The cause of all hereditary sensory and autonomic neuropathy type II cases has been established!



    
           Mutations in a neuronal specific isoform of WNK1 cause
                          this very serious disease
    

    MONTREAL, June 10 /CNW Telbec/ - A major discovery that details the
existence of a neuronal specific form of the WNK1 gene, henceforth referred to
as the WNK1/HSN2 isoform, was recently completed by the research group of
Dr. Guy A. Rouleau and published in the scientific journal The Journal of
Clinical Investigation. The group led by Dr. Rouleau is part of the University
of Montreal Hospital Centre (CHUM), the CHUM Research Centre (CRCHUM) and the
Sainte-Justine University Hospital Centre. Dr. Rouleau is also a professor at
the University of Montreal. Their recent results will hereafter help to
explain all the cases of hereditary neuropathy type II.
    Hereditary sensory and autonomic neuropathy type II (HSANII) is a severe
and early onset disorder that starts early during childhood. It is
characterized by loss of perception to pain, touch and heat attributable to a
loss of peripheral sensory nerves in the lower and upper limbs. Unfortunately
no therapy is currently available for individuals suffering from hereditary
neuropathy type II. In 2004, Dr. Rouleau's team identified the DNA sequence of
HSN2 as encoding a novel gene but their more recent investigations have now
shown that this sequence is more precisely linked to the expression of a
WNK1 isoform that is exclusively detected in the nervous system. Till their
discovery, the presence of mutations in WNK1 were only observed in individual
suffering from a rare form of hypertension known as Gordon syndrome and no
WNK1 isoform were exclusively expressed in the nervous system. The observation
of mutations specific to the WNK1/HSN2 isoform in individuals with hereditary
sensory and autonomic type II will henceforth allow the generation of animal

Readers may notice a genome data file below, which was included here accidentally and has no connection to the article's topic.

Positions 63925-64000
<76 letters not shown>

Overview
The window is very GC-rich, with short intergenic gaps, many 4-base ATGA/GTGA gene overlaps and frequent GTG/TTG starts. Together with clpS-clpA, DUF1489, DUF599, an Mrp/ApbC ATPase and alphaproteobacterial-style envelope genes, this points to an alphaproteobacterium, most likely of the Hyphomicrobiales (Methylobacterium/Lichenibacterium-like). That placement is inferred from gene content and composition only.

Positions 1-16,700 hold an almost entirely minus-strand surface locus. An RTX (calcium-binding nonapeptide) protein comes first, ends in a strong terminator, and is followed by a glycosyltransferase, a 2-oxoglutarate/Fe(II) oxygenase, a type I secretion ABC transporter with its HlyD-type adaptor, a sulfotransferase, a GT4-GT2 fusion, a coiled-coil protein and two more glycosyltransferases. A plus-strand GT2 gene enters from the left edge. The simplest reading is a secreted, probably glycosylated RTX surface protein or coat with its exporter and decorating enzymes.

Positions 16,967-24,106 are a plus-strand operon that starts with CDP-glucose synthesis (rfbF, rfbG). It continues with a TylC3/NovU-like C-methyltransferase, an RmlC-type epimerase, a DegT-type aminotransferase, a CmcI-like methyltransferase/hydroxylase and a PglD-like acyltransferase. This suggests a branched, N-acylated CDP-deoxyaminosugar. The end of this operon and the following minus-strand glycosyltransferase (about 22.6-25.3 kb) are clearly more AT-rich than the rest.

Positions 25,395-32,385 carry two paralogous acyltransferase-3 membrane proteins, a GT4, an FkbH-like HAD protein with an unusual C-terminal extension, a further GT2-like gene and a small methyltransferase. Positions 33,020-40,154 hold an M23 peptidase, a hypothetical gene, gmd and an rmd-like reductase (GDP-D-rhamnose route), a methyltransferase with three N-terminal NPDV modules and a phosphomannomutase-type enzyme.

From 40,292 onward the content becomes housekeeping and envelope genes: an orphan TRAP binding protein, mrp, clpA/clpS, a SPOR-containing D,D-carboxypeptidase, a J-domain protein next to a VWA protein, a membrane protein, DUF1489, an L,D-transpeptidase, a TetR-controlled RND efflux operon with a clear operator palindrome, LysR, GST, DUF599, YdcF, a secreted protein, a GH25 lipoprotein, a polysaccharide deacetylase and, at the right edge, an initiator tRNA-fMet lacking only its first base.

models of the disease and help to better understand the implication of this
gene and its mutations in the sensorial loss mentioned above.
    Despite the severity of the symptoms observed in hereditary sensory and
autonomic neuropathy type II, this important discovery points to the role of
proteins like WNK1/HSN2 that are involved in the perception of pain and
henceforth open new avenues for the development of pain treatments. A better
understanding of the disease also provide a valuable genetic test to asses the
risk or the cause of the disease in individuals at risk or presenting symptoms
of it.

    This study of WNK1/HSN2 was realized in the laboratory of Dr. Rouleau by
two postdoctoral fellows, Dr. Nathalie Girard and Dr Masoud Shekarabi.
Dr. Laurence Faivre from the Hôpital d'enfants, CHU Dijon, also participated
to this study.
    This work was funded by the Canadian Institutes of Health Research.

    The article is available online at: www.jci.org/articles/view/34088/pdf.

    About the CHUM : www.chumtl.qc.ca

    About the CHUM Research Centre : www.chumtl.qc.ca/research-centre.fr.html

    About University of Montreal : www.umontreal.ca




For further information:

For further information: Nathalie Forgue, Communications Advisor, Centre
hospitalier de l'Université de Montréal, (514) 890-8000, poste 14342, Pager:
(514) 801-5762; Sylvain-Jacques Desjardins, International Press Attaché,
Université de Montréal, (514) 343-7583

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Centre hospitalier de l'Université de Montréal (CHUM)

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